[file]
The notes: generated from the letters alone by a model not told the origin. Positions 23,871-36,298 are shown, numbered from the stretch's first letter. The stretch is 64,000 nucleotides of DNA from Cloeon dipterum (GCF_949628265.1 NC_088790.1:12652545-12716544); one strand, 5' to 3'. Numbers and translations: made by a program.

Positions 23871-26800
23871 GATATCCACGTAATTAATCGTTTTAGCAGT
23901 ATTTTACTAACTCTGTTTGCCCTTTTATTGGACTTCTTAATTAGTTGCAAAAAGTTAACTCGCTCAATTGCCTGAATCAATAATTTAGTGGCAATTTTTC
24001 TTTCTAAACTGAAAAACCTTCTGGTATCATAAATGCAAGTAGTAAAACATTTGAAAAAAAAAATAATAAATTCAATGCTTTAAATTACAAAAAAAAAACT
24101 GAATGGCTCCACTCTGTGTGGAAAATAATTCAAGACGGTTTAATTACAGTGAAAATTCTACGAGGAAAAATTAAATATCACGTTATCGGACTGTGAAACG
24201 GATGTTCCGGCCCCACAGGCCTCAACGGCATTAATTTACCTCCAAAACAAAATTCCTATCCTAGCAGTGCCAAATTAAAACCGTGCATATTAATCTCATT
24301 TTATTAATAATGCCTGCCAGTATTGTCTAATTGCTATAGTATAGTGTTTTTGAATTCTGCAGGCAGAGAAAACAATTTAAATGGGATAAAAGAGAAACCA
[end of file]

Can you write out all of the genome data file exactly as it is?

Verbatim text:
The notes: generated from the letters alone by a model not told the origin. Positions 23,871-36,298 are shown, numbered from the stretch's first letter. The stretch is 64,000 nucleotides of DNA from Cloeon dipterum (GCF_949628265.1 NC_088790.1:12652545-12716544); one strand, 5' to 3'. Numbers and translations: made by a program.

Positions 23871-26800
23871 GATATCCACGTAATTAATCGTTTTAGCAGT
23901 ATTTTACTAACTCTGTTTGCCCTTTTATTGGACTTCTTAATTAGTTGCAAAAAGTTAACTCGCTCAATTGCCTGAATCAATAATTTAGTGGCAATTTTTC
24001 TTTCTAAACTGAAAAACCTTCTGGTATCATAAATGCAAGTAGTAAAACATTTGAAAAAAAAAATAATAAATTCAATGCTTTAAATTACAAAAAAAAAACT
24101 GAATGGCTCCACTCTGTGTGGAAAATAATTCAAGACGGTTTAATTACAGTGAAAATTCTACGAGGAAAAATTAAATATCACGTTATCGGACTGTGAAACG
24201 GATGTTCCGGCCCCACAGGCCTCAACGGCATTAATTTACCTCCAAAACAAAATTCCTATCCTAGCAGTGCCAAATTAAAACCGTGCATATTAATCTCATT
24301 TTATTAATAATGCCTGCCAGTATTGTCTAATTGCTATAGTATAGTGTTTTTGAATTCTGCAGGCAGAGAAAACAATTTAAATGGGATAAAAGAGAAACCA